Drugs of the future



Could 3D Printers Manufacture the Drugs of the Future?

You can now use 3D printing to create items using a wide range of filaments, and not just plastics. Metals, edibles, bio and construction materials are just some of the examples that are being developed for 3D printing.

So it shouldn’t come as a surprise when the U.S. Food and Drug Administration (FDA) approved Spritam, an epilepsy medication made using 3D printers.

This makes Spritam the first 3D printed product approved by the FDA for use inside the human body.

The company that developed it, Aprecia Pharmaceuticals, used powder-liquid three-dimensional printing (3DP) technology, which was developed by the Massachusetts Institute of Technology (MIT) in the late 1980s as a rapid-prototyping technique. Rapid prototyping is the same technique used in 3D printing.

According to the company, this specific process was expanded into tissue engineering and pharmaceutical use from 1993 to 2003.

After acquiring exclusive license to MIT’s 3DP process, Aprecia developed the ZipDose Technology platform. The medication delivery process allows high doses of up to 1,000 mg to rapidly disintegrate on contact with liquid. This is achieved by breaking the bonds that were created during the 3DP process.

If you advance the technology a decade or more, having the medication you need printed at home is not that implausible. While big-pharma may have something to say about it, new business opportunities will be created that will be able to monetize the technology.

As impressive as that sounds, there are many more medical applications in the pipeline.

The National Institute of Health (NIH) has a website with an extensive database of 3D printing applications in the medical field. This includes the NIH 3D Print Exchange special collection for prosthetics, which lets you print next generation prosthetics at a fraction of the cost of the ones now being sold in the marketplace.

The next evolution in the field of medicine is printing complex living tissues. Also known as bio-printing, the potential applications in regenerative medicine is incredible.

In conjunction with stem cell research, printing human organs is not as far-fetched as it sounds. Currently different body parts have been printed, and the days of long transplant waiting lists will eventually become a thing of the past.

It’s important to remember that a lot more goes into the creation of a medication or other medical break-through than just being able to “print” drugs. Other costs include intensive research and development and then exhaustive testing.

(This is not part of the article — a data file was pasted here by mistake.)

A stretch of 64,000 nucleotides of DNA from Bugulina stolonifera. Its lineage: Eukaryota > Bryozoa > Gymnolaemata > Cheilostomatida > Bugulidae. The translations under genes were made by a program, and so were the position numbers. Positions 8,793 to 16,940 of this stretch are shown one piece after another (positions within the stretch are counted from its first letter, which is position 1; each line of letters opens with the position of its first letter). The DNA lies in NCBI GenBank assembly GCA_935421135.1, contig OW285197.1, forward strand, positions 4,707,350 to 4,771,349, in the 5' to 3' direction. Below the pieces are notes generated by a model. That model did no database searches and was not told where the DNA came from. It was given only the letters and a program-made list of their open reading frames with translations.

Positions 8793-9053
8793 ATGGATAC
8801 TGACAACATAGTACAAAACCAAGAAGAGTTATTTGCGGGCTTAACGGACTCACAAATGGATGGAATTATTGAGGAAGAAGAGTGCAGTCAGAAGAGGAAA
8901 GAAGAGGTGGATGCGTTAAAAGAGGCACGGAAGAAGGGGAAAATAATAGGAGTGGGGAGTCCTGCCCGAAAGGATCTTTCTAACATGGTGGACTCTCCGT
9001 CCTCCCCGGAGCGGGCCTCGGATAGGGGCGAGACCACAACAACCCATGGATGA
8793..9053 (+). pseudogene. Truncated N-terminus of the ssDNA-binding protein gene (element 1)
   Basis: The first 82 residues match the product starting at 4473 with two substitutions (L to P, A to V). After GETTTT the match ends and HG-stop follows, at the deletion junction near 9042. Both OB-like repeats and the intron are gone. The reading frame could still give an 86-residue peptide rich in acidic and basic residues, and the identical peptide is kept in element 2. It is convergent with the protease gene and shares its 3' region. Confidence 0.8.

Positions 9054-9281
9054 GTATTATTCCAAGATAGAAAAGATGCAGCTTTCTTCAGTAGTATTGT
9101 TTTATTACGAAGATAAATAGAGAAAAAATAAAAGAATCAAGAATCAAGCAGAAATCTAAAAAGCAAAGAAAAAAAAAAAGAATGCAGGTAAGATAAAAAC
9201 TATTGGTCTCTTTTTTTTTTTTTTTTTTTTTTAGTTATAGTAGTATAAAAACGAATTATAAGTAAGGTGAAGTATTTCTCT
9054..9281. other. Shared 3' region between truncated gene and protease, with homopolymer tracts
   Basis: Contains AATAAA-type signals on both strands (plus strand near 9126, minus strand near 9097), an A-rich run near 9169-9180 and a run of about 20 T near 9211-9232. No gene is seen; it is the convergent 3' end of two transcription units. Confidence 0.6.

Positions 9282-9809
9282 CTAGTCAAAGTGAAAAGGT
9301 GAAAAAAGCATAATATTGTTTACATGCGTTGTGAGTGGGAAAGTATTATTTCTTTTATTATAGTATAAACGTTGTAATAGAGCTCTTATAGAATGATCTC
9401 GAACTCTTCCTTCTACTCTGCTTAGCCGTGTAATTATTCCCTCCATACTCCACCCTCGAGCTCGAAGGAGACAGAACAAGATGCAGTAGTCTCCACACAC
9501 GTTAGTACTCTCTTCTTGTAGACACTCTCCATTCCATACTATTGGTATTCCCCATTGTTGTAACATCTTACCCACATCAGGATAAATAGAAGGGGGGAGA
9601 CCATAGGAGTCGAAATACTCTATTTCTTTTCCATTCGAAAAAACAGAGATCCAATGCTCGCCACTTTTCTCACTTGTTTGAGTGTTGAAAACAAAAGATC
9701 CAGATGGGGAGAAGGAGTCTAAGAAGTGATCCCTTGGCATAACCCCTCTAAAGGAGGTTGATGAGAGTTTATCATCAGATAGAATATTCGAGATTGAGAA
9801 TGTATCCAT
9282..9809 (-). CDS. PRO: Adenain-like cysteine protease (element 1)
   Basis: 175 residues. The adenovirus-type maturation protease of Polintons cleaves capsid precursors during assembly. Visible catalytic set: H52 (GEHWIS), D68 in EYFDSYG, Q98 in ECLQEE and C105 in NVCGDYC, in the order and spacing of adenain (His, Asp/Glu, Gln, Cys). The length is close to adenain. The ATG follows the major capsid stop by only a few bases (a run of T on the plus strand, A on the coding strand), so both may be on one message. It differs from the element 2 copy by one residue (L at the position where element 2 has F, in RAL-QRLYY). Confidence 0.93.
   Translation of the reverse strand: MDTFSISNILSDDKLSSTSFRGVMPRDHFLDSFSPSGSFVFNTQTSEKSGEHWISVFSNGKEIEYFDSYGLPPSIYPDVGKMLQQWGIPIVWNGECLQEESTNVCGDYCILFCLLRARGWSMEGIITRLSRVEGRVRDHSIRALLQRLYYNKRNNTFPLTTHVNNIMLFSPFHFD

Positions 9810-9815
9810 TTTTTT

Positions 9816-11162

So there’s no reason to believe 3D printing alone will allow smaller drug firms to more effectively compete with huge pharmaceutical firms. But the break through will certainly create more opportunities in the medical industry for companies of all sizes.

Outside of medicine, 3D printing has been used to print cars, clothes and even guns, which goes to prove the only limitation of this technology is your imagination.

Many of the technologies we use today were developed many years ago, but they take some time before they are ready for the marketplace.

3D printing is one great example. It was invented in 1984, but its full potential is just now being realized.

In 2012, The Economist labeled this technology as, “The Third Industrial Revolution,” and that sentiment has been echoed by many since then. This has generated unrealistic expectations, even though it is evolving at an impressive rate.


by Michael Guta | Aug 10, 2015

3D re-printer

From discarded plastic bottles to 3D printing filament; the industry provides yet another outlet for sustainable recycling! 🙂


3D Re-printer

Global warming, chemical and physical pollution and other environmental issues are no longer the far removed issues they once used to be. The world is changing quickly as a result of human life and people are finally starting to take note. In contrast to life fifty years ago, environmental issues have become such potential imminent threats that it seems everyone has a general awareness of their existence.

Companies are now morally obligated to conduct environmentally friendly business practices and include them in their code of ethics. Whether by recycling or using energy-saving electricity, everyone seems to be doing something to lessen the carbon footprint.